Naipunnya – day one of school visits.

Another early start, too early for breakfast, we were driven through crazy rush hour traffic to the school. We were met by Mary, our host, and stood at the school entrance meeting all the children as they came in. Many come by buses -the school has 6 very smart coaches, and the tiny children in their smart pink checked uniform, or navy pinafores and shorts, trooped up the steps weighed down by huge backpacks containing all their books. The warm smiles and extremely polite ‘Good Morning Ma’am!’ greetings to all three of us was natural, normal and so very respectful. These children love their school and have a yearning to get learning.

We were formally welcomed with ‘arathiy’ a traditional worship given as a welcome, a ‘thalam’ (a brass dish with flowers and a diva light) was passed around us, jasmine garlands placed over our heads and ‘kalabham’ a sandalwood paste was smeared on our foreheads. We were truly welcomed.

First thing on a Monday is a formal assembly. Each class marches in to the beat of a drum, stands to attention whilst a prayer is sung and a psalm is read. We were introduced to the children and invited to speak. All we could say was thank you for the warm welcome and how much we were looking forward to our day.

We spent the day with a teacher called Tess, whose role is to teach communicative English, speaking and listening, with a bit of grammar thrown in. She is a brand new teacher, not properly qualified with a BEd but on her way to taking that on board along with three young children at home. She was keen to share her own ideology of using lots of ICT in her teaching and making the lessons more interactive than teacher chalk n talk. She was also explaining that she and a colleague plan to enter a British Council led drama festival to celebrate Shakespeare’s work, they plan to write their own version of King Lear, 20 minutes long with a cast of 8. I hope she does well, it sounds fantastic!

She took us into every class. The children have a form teacher and then are taught by different teachers for each subject, from grade 1 upwards (year 2). The lower and upper kindergarten children have one teacher each but much planning is done together with communal lessons taking place. We watched the lower kindergarteners learn the sound /e/ by listening to and watching a story being performed by all six teachers. The sound was emphasised many times at the end, both lower and upper case highlighted and the letter formation shared. This might not be the way that we do it but it works for them, though there were a few wrigglers at the back with me!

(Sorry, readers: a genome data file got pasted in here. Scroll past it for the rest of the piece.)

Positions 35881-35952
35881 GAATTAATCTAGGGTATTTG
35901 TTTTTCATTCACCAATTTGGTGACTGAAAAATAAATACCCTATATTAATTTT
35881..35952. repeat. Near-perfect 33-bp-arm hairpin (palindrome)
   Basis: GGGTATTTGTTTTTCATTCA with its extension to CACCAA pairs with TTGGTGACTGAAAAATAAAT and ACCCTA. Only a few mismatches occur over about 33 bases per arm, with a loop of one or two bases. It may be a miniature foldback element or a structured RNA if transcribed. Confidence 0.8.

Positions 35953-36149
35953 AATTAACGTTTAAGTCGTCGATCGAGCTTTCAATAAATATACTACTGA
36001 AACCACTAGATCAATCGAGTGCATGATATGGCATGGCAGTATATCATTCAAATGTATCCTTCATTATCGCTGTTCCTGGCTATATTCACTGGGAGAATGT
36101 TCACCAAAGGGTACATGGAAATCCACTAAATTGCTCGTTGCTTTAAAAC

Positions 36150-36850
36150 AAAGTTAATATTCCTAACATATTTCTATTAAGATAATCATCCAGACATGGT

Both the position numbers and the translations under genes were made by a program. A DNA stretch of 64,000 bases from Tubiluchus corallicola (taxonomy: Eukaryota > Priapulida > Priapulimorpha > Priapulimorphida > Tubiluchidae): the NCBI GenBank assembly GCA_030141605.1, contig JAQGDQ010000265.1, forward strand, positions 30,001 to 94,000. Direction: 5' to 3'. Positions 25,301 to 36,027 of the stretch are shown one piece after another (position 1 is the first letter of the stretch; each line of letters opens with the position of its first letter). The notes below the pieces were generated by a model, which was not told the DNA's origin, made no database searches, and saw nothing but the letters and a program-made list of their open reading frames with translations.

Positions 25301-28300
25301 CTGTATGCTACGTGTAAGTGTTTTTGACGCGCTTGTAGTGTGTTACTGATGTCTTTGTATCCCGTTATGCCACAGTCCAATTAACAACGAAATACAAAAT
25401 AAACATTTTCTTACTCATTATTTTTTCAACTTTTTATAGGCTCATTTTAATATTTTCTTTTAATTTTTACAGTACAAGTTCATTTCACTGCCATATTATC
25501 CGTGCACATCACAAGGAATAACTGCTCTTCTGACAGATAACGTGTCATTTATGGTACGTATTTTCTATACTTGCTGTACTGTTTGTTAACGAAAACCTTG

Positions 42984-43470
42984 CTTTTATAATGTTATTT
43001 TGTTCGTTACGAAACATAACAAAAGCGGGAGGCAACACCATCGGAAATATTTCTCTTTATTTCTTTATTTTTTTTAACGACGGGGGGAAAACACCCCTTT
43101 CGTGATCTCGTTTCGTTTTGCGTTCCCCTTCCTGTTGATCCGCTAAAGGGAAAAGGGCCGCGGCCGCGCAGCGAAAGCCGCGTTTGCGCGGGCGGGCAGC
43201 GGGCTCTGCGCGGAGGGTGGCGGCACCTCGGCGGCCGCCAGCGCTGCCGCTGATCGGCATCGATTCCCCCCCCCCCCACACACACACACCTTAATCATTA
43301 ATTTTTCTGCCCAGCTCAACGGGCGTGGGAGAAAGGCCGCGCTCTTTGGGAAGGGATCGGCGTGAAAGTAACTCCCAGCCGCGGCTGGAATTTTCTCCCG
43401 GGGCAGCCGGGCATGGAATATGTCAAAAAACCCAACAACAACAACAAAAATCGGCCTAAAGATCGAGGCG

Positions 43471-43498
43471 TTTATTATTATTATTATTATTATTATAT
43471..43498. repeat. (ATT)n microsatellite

The children in all he classes have workbooks. The teacher has her own manual and they work their way through it. We saw some reading comprehension, repeated addition, subtraction and both Hindi and Malayalam lessons. The teacher teaches, then they turn to the book, she works with them all at the same time. Most of the children keep up. What of those who don’t? In this case we were helping out, there are no teaching assistants to support, but this is not a criticism. This week we are there, we are a distraction, I have not had a chance to delve further into this.

Also this week they are preparing madly for a huge festival on Friday. It feels a bit like nativity time at school, grabbing moments in the hall to run through a song or dance. This is involving all the children, well over 300 in the primary section (up to year 3), so it is a bit chaotic and lessons in between are shorter and rushed. The harvest festival of Onam is unique to Kerala, celebrating a character called King Mahabali who sacrificed himself to Vishnu by allowing himself to be used as a stepping stone, thus being pushed into the netherworld. Before going down he begged Vishnu to allow him to return once a year to his beloved people of Kerala. So they welcome him back with feasts, dances, dramas and a fantastic snake boat race, the largest team event in the world with up to 100 people rowing in one extremely long boat.

On Friday we will see the culmination of all this hard work and be part of the festivities, even dressing in the traditional white and gold sari (we were measured for our blouses today!), we will sit altogether on the floor and eat traditional food from banana leaves. It will be an amazing experience on which to end our trip.






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